Stephan and Abigail Thernstrom: Win 2007 Prize for Excellence in Education Awarded by Conservative Foundation

Historians in the News

The Thomas B. Fordham Foundation named civil rights & education researchers Stephan and Abigail Thernstrom, keen and creative analyst Paul T. Hill, and charismatic equality champion Kati Haycock the recipients of the 2007 Fordham Prizes for Excellence in Education.

"Each year we strive, with the help of a distinguished independent prize selection committee, to make these awards to candidates who embody and exemplify the spirit of excellence in education, in ways consistent with the values and ideals of the Foundation, and this year is no exception," said Foundation President Chester E. Finn, Jr. "We are privileged to honor four remarkable individuals whose tireless, intrepid and imaginative efforts have forever altered the landscape of American education. The ‘achievement gap' is now part of our common vocabulary; ‘culture' is now understood to be a key determinant of student achievement that schools can actually shape; and charter and contract schools now proliferate around the nation as part of a larger reinvention of public education. These and many other momentous developments owe much to the courage, insight, and tenacity of this year's Fordham prize winners."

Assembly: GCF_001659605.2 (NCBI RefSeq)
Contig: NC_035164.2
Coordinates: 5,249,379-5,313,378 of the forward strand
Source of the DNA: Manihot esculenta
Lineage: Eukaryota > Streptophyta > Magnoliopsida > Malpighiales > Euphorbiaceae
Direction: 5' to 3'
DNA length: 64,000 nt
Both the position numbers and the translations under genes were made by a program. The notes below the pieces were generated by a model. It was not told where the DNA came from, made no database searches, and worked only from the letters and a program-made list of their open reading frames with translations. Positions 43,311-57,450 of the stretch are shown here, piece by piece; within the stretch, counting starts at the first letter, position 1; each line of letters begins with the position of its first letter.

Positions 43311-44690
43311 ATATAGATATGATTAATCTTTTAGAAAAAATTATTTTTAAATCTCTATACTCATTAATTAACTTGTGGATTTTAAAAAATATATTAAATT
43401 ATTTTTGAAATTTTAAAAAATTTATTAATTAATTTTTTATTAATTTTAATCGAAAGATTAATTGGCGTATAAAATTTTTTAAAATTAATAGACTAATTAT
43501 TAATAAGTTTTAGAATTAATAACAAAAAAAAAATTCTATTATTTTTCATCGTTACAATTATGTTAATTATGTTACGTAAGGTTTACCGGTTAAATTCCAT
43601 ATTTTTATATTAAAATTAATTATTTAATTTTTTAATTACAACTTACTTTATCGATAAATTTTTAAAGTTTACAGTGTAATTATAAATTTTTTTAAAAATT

The Fordham Prize for Distinguished Scholarship is conferred on "scholars who made major contributions to education reform via research, analysis, and successful engagement in the war of ideas." In 2007, it is awarded jointly to:...

Abigail Thernstrom, Senior Fellow at the Manhattan Institute; Vice-Chair of the U.S Commission on Civil Rights and Stephan Thernstrom, Winthrop Professor of History at Harvard University; Senior Fellow, Manhattan Institute.

As individuals, the Thernstroms each have led distinguished scholarly careers. As a couple, they've been a dynamic duo, especially on contentious issues of education and race. Despite jabs from those who value "political-correctness" over scholarly research, their first joint book, America in Black and White, One Nation Indivisible (1997), bucked the conventional wisdom, showing that the U.S. has made great strides toward racial equality in the past 50 years. No Excuses: Closing the Racial Gap in Learning (2003) tackled the thorny issue of racial "culture," contending such elements largely explain why some groups trail and others excel. But theirs is no counsel of despair or determinism; they also illustrate the malleability and improvability of current performance by identifying and illuminating a host of schools that shape and reshape culture and thus help all of their students reach high levels of achievement.

"If you care about the fate of black kids, and you better care if you are concerned about racial equality, you don't pretend when you see a distinctive problem," says Abigail. "You confront it head on and try to find solutions, or at least try to walk in the right direction."...

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